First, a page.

The Syrian government and its closest military ally, Russia, have intensified their bombing campaign in the southern province of Deraa, after ceasefire deal between rebels and Russians broke down on Wednesday.
Al Jazeera’s Zeina Khodr, reporting from Beirut, said that had air raids intensified on Thursday as government troops advanced steadily to recapture lost territory.
“The relative lull in the fighting has now been shattered following the collapse of peace talks. Syrian government and Russian planes have been targeting a number of rebel-held towns in the province,” Khodr said.
“Dozens of air strikes were reported by activists, mainly targeting the towns of Tafas in the western countryside of Deraa and in the eastern countryside of Saida.”
The UK-based Syrian Observatory for Human Rights told AFP news agency that hundreds of missiles and crude barrel bombs were unleashed by Syrian and Russian aircraft overnight through Thursday morning.
The war monitor said air raids were ongoing, including on the town of Tafas in the northwest of Deraa province and on towns and villages near the Jordanian border.
Samer Homssi, who had fled to the outskirts of Deraa with his wife and four children, described a fierce onslaught of regime air raids and shelling.
“The bombardment has not stopped for one moment since the announcement that the negotiations failed,” the 47-year-old, whose family was taking shelter in a grove of olive trees, told AFP news agency.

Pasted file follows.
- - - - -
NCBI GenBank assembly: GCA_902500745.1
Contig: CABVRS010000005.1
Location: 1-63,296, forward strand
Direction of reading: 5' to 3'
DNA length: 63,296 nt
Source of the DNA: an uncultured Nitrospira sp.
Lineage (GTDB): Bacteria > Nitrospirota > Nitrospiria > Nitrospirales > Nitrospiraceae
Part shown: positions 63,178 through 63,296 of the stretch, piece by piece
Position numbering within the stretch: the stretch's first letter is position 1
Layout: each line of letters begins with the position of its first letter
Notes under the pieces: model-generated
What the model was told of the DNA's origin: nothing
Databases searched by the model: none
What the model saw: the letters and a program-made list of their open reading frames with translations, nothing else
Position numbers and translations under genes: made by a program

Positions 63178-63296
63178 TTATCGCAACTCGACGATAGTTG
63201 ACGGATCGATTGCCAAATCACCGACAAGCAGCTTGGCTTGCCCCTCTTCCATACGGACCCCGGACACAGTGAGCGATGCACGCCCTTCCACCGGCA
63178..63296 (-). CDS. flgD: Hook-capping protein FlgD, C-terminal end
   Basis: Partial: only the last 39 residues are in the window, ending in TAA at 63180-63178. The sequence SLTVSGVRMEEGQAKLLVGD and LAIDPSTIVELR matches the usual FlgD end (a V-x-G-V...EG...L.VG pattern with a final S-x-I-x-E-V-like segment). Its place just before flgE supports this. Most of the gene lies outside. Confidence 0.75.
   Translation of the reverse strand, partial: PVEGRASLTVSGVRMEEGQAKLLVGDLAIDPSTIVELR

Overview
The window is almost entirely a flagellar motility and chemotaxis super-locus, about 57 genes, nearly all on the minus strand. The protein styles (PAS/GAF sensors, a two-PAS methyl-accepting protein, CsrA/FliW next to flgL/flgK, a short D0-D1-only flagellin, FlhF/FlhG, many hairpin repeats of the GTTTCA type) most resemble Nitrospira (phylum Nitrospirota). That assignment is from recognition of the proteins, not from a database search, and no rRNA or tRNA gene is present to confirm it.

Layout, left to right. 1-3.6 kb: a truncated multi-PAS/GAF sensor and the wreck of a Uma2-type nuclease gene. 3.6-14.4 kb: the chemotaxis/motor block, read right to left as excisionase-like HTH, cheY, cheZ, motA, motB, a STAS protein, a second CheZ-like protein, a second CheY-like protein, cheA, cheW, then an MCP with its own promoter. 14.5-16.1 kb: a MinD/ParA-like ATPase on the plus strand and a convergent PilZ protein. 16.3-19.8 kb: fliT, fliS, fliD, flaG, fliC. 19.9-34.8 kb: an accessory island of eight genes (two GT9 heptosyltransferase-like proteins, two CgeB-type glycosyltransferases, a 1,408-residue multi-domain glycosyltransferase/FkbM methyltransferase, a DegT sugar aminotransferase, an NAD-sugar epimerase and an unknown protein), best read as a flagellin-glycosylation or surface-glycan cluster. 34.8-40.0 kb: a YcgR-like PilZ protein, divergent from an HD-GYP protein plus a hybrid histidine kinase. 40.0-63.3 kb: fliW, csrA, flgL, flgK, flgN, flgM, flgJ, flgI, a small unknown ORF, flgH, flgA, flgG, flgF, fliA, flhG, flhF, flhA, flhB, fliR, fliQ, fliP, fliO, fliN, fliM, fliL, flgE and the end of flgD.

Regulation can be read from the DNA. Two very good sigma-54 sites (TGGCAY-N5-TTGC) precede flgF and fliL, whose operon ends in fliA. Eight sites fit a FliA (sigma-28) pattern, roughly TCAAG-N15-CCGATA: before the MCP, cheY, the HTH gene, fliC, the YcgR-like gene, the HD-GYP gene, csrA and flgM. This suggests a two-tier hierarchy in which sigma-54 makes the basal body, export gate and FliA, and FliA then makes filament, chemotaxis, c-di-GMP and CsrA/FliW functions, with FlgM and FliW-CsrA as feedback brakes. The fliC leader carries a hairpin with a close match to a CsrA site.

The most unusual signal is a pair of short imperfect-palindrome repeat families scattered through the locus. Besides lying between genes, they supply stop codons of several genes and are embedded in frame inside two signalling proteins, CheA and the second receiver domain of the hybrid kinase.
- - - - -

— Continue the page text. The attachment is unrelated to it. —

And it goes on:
“We are living here in the olive trees, afraid of everything, the shelling, the insects, with no water to drink or any medical services nearby. The situation is very difficult.”
Quarter of million people displaced
The Syrian government forces retook a security checkpoint along the Jordanian border for the first time in more than three years.
Six civilians, including a woman and four children, were killed in the town of Saida, which regime ground forces were trying to take, it said.
The fighting and air raids have already driven more than a quarter of a million people in southwest Syria from their homes, the United Nations said on Monday, seeking shelter along the borders with Jordan and Israel.
Both countries have said they will not open their borders to refugees – Jordan took in more than half a million earlier in the war – but have distributed some supplies inside Syria.
Southwest Syria is a “de-escalation zone” agreed last year by Russia, Jordan and the United States to reduce violence.
On Wednesday, Syrian armed opposition said that talks with Russia aimed at a comprehensive ceasefire in Deraa and Quneitra in southern Syria had broken down.
The Syrian Negotiations Commission (SNC) said Russia refused that Syrian regime forces and Iran-backed fighters withdraw from captured areas in order to let displaced people evacuate to rebel-held territory in other parts of Syria, as was the case in Eastern Ghouta and Aleppo.
The negotiating sides are also in disagreement over the issue of the rebels handing over their heavy weapons with Russia insisting that they give up the entirety of their arsenal in one go and rebels wanting to do so in several phases.